Is this the start of “WEB 3.0” in travel, this new site has slowly been developing itself over the last year. It does make you wonder if the world really needs another travel site?
There are the likes of Expedia, Orbitz, Travelocity, TripAdvisor, Farecast, TripHub, Yapta and many more, does the online travel arena already have more than enough to choose from?
(With an estimated $87 billion in travel booked online, it’s no wonder why another player steps up to the line).
Looks like we will soon be able to add Kango to that list.
This site indexes 18 million opinions and reviews across 1,000 travel-related sites to derive the best travel search results based on what type of trip you want to take. If you are planning a romantic getaway in Big Sur, you will get one set of results. If you specify that you are looking for a family outing instead, you will get another. Or you can look for pet-friendly hotels and activities. Of course, you can also search by price or amenity, like any other travel site. And you can see where each hotel or activity is located on a small Google Map.
The thing that looks promising about Kango is the way it slices up search subjectively. Kango is building a semantic search engine focussed narrowly on travel. It parses the language in all of those reviews and guides, and categorizes them by generating tags for them.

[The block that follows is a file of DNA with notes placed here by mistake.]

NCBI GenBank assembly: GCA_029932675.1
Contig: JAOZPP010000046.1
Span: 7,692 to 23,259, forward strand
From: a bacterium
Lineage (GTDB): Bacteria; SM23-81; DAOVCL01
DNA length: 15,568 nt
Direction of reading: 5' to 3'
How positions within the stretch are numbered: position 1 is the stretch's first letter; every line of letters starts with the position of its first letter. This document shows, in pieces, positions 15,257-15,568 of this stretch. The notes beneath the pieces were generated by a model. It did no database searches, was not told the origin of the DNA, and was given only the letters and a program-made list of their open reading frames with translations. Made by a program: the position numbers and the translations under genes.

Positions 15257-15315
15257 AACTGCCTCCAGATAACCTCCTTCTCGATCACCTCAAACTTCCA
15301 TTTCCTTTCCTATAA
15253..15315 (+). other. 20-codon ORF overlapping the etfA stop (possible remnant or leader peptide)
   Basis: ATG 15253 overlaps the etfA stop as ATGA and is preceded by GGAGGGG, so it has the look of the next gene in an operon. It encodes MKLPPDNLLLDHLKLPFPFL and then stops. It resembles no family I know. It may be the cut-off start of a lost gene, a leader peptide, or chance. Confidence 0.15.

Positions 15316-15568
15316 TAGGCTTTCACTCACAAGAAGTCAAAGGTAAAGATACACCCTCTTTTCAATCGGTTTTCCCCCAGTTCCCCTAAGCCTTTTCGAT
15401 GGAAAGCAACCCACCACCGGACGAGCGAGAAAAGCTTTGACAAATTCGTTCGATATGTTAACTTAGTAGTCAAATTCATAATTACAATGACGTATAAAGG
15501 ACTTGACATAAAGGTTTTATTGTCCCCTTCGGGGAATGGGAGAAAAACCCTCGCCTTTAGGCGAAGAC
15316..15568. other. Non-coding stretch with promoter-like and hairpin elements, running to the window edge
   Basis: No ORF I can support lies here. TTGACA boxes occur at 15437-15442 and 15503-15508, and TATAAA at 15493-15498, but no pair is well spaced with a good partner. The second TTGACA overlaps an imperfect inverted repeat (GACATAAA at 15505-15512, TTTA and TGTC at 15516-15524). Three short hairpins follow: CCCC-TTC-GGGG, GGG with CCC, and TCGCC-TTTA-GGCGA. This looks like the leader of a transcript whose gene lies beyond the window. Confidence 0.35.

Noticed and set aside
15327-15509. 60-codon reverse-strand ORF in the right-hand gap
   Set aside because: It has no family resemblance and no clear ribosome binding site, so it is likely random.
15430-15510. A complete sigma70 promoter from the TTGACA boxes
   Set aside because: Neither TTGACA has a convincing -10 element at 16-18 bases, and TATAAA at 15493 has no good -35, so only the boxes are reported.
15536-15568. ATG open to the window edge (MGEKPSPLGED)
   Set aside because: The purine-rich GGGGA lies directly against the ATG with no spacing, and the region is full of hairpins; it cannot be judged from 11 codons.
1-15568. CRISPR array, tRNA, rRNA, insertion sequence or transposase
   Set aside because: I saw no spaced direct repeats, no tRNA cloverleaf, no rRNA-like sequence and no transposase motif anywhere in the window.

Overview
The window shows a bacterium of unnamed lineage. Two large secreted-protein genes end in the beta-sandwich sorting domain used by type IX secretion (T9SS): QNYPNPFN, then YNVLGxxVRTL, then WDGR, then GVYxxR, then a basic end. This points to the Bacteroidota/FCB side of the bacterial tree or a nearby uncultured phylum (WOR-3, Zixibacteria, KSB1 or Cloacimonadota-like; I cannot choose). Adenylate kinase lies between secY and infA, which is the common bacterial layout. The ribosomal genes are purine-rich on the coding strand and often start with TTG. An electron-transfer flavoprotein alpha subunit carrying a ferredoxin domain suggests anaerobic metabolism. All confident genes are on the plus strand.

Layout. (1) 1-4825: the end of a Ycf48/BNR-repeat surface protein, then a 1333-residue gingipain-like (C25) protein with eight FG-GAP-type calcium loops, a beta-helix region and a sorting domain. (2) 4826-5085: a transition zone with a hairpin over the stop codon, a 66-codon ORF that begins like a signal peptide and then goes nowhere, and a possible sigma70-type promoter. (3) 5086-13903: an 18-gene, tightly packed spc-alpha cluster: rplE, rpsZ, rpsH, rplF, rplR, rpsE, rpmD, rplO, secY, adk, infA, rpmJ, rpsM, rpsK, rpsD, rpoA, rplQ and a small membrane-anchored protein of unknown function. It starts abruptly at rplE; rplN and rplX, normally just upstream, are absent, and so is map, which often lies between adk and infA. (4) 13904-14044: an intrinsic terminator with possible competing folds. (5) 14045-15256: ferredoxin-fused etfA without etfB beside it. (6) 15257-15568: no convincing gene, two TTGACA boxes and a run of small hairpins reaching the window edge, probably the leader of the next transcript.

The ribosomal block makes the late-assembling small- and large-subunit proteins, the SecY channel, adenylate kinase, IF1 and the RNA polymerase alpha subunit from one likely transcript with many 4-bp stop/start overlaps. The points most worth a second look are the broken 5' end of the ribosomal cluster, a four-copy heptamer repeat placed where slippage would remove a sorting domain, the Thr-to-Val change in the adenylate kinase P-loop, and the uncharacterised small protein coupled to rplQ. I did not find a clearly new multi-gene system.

“You cannot wait for users to add tags, you have to derive them,” says CEO Yen Lee. So hotels that have been reviewed across the Web (on sites like Yahoo Travel, TripAdvisor, or Yelp) with words such as “perfect,” “relaxing,” “couples,” “honeymoon,” or “spa” would rank higher in a search for romantic travel. Hotels associated with the words “kitchen,” “pool,” and “kids,” would rank higher in a search for family trips.
Whether this will be enough to draw people from other travel sites is hard to say at this point. But Kango’s executive team has an impressive pedigree. Lee is a former general manager of Yahoo Travel. His search architect, Huanjin Chen, used to be the search architect at eBay. His natural-language search scientist, Boris Galitsky, used to do work for the British government. And his head of marketing, Elliott Ng, headed up marketing for Intuit’s QuickBooks and is the founder of Netcentives.
Lee estimates there are 6 billion to 8 billion travel-related searches done every year, and he thinks Kango can help expose more of the hidden gems in travel that today don’t quite make it to the first page of most travel sites. He plans to make money on travel-specific search advertising, rather than on booking or listing fees.